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Fault Signatures, Pattern Recognition, and Classifiers

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This page examines fault signatures, pattern recognition, and pattern classification as part of the white paper
A Guide to Fault Detection and Diagnosis.

Pattern recognition is a general approach that directly uses the observed symptoms and compares them to a set of known symptoms for each possible fault, looking for the best match. For instance, an observed combination of several particular high temperatures and high energy consumption may be known to be the symptoms of a known failure mode. These signatures might be derived from first principles models or observed empirically.

We can represent the “pattern”, or “fault signature”, as a vector (1 dimensional array) of symptoms for each defined fault. For qualitative models, this fault signature vector consists of values 0 or 1 (or -1 in a signed case). For the unsigned case, a 1 would typically correspond to an observed symptom of a fault, while a zero would indicate normal behavior. A fault signature of all zeros would represent normal operation. The collection of fault signatures can be organized as a matrix, with each column corresponding to a fault and each row corresponding to a particular symptom. 

For quantitative models, the values in the fault signature might be any real number. These “features” might be direct measurements, model residuals, or other transformations of measurement values.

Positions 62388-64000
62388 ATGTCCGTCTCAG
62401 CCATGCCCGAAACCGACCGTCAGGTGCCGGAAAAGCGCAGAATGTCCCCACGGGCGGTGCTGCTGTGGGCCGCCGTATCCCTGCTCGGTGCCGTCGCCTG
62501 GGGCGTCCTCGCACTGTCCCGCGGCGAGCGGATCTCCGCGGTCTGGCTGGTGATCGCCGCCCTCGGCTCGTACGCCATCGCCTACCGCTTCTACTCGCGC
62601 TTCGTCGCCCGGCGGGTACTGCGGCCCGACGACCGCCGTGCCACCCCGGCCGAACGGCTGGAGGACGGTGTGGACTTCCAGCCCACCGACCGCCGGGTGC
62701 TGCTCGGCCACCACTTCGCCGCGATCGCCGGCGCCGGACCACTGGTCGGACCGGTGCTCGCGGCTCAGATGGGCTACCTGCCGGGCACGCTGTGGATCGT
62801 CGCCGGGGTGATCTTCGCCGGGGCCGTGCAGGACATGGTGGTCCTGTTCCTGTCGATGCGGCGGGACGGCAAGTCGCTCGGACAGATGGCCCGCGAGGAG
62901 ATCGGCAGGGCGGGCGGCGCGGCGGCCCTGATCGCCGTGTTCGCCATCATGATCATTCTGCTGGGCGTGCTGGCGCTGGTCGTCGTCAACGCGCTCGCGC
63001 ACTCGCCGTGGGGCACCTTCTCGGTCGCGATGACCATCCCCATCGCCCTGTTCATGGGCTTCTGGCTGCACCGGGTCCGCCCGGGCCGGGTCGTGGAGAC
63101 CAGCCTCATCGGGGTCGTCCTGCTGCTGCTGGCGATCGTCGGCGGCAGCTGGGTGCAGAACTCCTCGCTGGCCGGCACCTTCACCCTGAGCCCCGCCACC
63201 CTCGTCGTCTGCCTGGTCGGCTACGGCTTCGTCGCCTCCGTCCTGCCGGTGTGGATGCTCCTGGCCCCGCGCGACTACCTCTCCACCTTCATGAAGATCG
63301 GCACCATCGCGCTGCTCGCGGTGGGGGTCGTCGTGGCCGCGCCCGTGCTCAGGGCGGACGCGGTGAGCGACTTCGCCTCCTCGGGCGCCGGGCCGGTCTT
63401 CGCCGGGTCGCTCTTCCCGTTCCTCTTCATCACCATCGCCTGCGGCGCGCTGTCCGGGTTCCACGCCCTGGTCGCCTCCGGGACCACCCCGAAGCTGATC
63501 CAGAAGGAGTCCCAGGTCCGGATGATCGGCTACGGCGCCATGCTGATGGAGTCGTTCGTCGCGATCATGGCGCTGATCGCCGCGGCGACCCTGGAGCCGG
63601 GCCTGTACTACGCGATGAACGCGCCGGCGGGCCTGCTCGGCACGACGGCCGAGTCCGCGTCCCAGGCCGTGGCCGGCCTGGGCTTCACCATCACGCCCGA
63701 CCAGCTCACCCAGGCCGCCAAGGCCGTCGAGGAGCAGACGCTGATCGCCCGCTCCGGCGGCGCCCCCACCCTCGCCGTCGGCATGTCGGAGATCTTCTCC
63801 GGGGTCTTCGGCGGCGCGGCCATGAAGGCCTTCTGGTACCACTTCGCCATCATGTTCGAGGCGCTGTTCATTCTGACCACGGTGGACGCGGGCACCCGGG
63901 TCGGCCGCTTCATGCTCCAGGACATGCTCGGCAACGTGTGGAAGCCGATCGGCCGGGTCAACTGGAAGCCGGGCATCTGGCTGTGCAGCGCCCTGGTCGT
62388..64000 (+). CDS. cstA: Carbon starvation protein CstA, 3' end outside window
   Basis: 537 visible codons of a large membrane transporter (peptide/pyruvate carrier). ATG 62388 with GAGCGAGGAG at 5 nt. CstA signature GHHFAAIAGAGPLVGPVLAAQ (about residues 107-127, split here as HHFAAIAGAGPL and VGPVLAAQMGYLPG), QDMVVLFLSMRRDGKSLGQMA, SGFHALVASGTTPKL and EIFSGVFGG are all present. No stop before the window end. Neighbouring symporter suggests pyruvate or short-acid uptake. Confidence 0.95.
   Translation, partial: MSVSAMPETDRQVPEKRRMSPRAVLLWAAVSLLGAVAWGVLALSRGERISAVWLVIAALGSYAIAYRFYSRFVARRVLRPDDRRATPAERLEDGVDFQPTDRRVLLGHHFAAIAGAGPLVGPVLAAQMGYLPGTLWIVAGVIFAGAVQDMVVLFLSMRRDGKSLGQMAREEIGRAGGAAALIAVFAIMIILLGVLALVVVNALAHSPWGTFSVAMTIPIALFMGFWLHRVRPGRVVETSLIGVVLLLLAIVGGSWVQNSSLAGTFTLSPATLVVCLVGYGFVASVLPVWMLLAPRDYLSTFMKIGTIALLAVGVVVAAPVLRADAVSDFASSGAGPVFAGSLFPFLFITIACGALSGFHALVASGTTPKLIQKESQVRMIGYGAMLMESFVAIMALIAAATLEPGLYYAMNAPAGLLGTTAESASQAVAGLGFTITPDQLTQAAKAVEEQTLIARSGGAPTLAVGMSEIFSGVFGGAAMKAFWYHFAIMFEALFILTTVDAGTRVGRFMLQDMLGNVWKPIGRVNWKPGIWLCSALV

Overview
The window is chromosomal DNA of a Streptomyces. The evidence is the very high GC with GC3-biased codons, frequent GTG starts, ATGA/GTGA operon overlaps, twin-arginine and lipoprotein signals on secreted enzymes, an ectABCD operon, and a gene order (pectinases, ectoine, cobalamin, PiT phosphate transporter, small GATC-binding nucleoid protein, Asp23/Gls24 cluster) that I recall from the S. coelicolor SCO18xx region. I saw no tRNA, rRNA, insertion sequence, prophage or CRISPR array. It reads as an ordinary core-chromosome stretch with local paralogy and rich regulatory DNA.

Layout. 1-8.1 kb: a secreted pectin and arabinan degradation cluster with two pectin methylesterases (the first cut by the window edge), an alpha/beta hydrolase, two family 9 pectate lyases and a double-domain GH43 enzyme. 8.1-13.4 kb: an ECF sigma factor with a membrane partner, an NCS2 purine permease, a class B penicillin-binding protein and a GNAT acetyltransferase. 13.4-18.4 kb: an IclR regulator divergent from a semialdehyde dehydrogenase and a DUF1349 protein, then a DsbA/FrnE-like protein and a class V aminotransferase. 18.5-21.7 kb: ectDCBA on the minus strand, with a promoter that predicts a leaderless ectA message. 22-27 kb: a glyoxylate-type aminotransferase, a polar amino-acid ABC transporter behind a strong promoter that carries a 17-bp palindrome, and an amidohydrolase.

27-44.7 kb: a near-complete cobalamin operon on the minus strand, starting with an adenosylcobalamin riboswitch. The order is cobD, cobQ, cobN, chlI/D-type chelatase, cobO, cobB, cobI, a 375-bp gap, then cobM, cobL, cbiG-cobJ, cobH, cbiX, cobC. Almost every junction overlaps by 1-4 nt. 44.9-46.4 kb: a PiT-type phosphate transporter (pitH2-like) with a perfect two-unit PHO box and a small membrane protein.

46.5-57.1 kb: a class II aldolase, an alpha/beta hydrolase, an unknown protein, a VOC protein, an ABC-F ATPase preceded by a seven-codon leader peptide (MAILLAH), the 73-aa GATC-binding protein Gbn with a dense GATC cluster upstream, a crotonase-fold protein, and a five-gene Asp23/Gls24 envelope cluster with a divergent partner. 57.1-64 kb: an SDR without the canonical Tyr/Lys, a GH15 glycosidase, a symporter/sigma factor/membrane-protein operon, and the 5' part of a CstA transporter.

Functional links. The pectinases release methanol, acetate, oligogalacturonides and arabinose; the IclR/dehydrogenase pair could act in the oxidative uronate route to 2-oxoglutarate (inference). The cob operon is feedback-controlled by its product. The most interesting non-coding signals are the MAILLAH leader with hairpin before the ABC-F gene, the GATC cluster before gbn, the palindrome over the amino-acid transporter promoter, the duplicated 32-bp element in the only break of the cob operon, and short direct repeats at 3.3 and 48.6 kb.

In either the qualitative or quantitative case, a “distance” can be calculated between the observed signature and each signature associated with known failure mode. If there is no exact match, the nearest signature is used if it is close enough (based on a tuning parameter chosen for the distance). For binary-valued fault signatures, a “Hamming distance” would usually be used. This is simply a count of the number of symptoms that are different.

When an algorithm chooses exactly one signature as the best match, it is called a “classifier”, solving the “classification problem”.

In some cases, such as the typical training scenarios for neural networks built as classifiers, the signatures corresponding to known failure modes will not be explicit. Instead, the symptom information is the input to the neural net, and the resulting output is ideally 1 for a particular diagnosed failure and 0 otherwise. 

One weakness of many pattern recognition approaches is that they implicitly make a single-fault assumption. If there are two independent faults, usually no single fault signature will match the observed symptoms. This could be addressed by also storing signatures for pairs or triples of failures, but this does not scale well.

Other forms of pattern recognition can be used in event-oriented diagnostics, discussed in later sections.

Case-Based Reasoning (CBR) includes pattern recognition to recognize previous similar “cases” (which could be fault signatures). However, it generally includes this in a larger cycle of learning new cases and generalizing them.

(Return to A Guide to Fault Detection and Diagnosis)

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